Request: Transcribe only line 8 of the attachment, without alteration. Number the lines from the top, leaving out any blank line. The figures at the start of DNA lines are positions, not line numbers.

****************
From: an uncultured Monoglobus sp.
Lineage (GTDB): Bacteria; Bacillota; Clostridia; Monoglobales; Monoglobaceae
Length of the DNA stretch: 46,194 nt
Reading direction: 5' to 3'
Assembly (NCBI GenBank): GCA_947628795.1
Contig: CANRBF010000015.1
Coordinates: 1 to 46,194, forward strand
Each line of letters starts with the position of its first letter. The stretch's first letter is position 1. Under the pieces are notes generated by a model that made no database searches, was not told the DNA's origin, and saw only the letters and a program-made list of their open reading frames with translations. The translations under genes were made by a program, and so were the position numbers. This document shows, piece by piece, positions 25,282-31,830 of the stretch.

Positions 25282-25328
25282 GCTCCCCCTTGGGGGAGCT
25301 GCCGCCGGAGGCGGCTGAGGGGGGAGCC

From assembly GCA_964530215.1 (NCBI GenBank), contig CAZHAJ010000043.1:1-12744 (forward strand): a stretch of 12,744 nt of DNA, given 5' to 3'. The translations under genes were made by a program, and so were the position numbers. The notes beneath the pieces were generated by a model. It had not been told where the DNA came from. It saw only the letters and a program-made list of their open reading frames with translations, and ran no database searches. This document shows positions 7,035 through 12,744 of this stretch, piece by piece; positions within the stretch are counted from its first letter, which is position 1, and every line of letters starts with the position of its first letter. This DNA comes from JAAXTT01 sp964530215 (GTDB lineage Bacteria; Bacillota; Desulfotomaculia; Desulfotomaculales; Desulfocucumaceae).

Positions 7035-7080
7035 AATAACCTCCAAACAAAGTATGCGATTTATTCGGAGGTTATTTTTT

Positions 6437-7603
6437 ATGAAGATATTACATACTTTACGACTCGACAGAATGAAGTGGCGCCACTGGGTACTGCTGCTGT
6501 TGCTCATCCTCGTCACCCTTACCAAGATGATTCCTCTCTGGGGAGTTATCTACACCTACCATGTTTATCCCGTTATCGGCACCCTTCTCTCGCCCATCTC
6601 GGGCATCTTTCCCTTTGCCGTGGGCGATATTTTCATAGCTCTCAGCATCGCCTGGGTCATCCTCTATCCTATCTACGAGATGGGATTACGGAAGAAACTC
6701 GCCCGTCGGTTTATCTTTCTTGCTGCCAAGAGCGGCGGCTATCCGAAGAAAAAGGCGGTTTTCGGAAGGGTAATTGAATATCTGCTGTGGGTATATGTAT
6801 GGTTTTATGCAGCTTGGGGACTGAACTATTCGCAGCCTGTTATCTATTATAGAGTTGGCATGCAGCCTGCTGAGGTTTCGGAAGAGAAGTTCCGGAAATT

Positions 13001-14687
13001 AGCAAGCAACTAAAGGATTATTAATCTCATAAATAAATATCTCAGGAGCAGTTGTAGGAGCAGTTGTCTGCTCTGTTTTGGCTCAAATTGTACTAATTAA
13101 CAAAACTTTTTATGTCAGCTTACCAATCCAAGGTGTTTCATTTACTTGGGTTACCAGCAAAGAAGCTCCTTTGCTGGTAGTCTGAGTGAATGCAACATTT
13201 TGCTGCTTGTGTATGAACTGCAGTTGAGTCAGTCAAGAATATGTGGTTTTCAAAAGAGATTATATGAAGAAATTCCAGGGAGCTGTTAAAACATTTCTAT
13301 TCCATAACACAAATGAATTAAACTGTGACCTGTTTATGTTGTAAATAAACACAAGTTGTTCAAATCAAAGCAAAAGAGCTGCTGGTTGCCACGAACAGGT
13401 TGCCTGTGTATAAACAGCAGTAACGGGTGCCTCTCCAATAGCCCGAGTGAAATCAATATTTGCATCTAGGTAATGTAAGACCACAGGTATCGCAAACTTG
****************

Each line of letters starts with the position of its first letter. The stretch's first letter is position 1. Under the pieces are notes generated by a model that made no database searches, was not told the DNA's origin, and saw only the letters and a program-made list of their open reading frames with translations. The translations under genes were made by a program, and so were the position numbers. This document shows, piece by piece, positions 25,282-31,830 of the stretch.